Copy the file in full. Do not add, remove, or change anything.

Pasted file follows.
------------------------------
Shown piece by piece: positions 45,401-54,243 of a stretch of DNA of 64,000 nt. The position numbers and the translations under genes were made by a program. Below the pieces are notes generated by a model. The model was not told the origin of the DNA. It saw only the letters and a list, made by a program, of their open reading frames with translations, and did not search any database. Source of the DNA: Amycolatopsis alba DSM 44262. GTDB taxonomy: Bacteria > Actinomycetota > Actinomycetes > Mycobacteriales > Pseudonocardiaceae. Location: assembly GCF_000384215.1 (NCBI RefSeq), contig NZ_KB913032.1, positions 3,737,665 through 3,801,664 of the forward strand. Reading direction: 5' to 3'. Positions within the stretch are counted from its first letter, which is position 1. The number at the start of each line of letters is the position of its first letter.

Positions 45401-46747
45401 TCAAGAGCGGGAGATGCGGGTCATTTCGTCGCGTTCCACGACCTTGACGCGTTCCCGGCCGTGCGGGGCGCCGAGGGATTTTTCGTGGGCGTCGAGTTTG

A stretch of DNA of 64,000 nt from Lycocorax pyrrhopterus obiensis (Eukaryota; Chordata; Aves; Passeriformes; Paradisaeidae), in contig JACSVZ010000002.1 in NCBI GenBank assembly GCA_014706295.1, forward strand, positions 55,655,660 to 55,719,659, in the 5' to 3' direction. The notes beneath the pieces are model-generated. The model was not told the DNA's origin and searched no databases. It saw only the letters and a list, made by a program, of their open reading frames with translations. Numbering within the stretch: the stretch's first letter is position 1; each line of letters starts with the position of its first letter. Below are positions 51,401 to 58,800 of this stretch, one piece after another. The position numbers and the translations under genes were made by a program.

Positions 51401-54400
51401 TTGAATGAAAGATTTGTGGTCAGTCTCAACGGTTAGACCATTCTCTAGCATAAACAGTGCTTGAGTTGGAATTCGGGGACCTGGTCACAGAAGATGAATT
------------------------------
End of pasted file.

Shown piece by piece: positions 45,401-54,243 of a stretch of DNA of 64,000 nt. The position numbers and the translations under genes were made by a program. Below the pieces are notes generated by a model. The model was not told the origin of the DNA. It saw only the letters and a list, made by a program, of their open reading frames with translations, and did not search any database. Source of the DNA: Amycolatopsis alba DSM 44262. GTDB taxonomy: Bacteria > Actinomycetota > Actinomycetes > Mycobacteriales > Pseudonocardiaceae. Location: assembly GCF_000384215.1 (NCBI RefSeq), contig NZ_KB913032.1, positions 3,737,665 through 3,801,664 of the forward strand. Reading direction: 5' to 3'. Positions within the stretch are counted from its first letter, which is position 1. The number at the start of each line of letters is the position of its first letter.

Positions 45401-46747
45401 TCAAGAGCGGGAGATGCGGGTCATTTCGTCGCGTTCCACGACCTTGACGCGTTCCCGGCCGTGCGGGGCGCCGAGGGATTTTTCGTGGGCGTCGAGTTTG

A stretch of DNA of 64,000 nt from Lycocorax pyrrhopterus obiensis (Eukaryota; Chordata; Aves; Passeriformes; Paradisaeidae), in contig JACSVZ010000002.1 in NCBI GenBank assembly GCA_014706295.1, forward strand, positions 55,655,660 to 55,719,659, in the 5' to 3' direction. The notes beneath the pieces are model-generated. The model was not told the DNA's origin and searched no databases. It saw only the letters and a list, made by a program, of their open reading frames with translations. Numbering within the stretch: the stretch's first letter is position 1; each line of letters starts with the position of its first letter. Below are positions 51,401 to 58,800 of this stretch, one piece after another. The position numbers and the translations under genes were made by a program.

Positions 51401-54400
51401 TTGAATGAAAGATTTGTGGTCAGTCTCAACGGTTAGACCATTCTCTAGCATAAACAGTGCTTGAGTTGGAATTCGGGGACCTGGTCACAGAAGATGAATT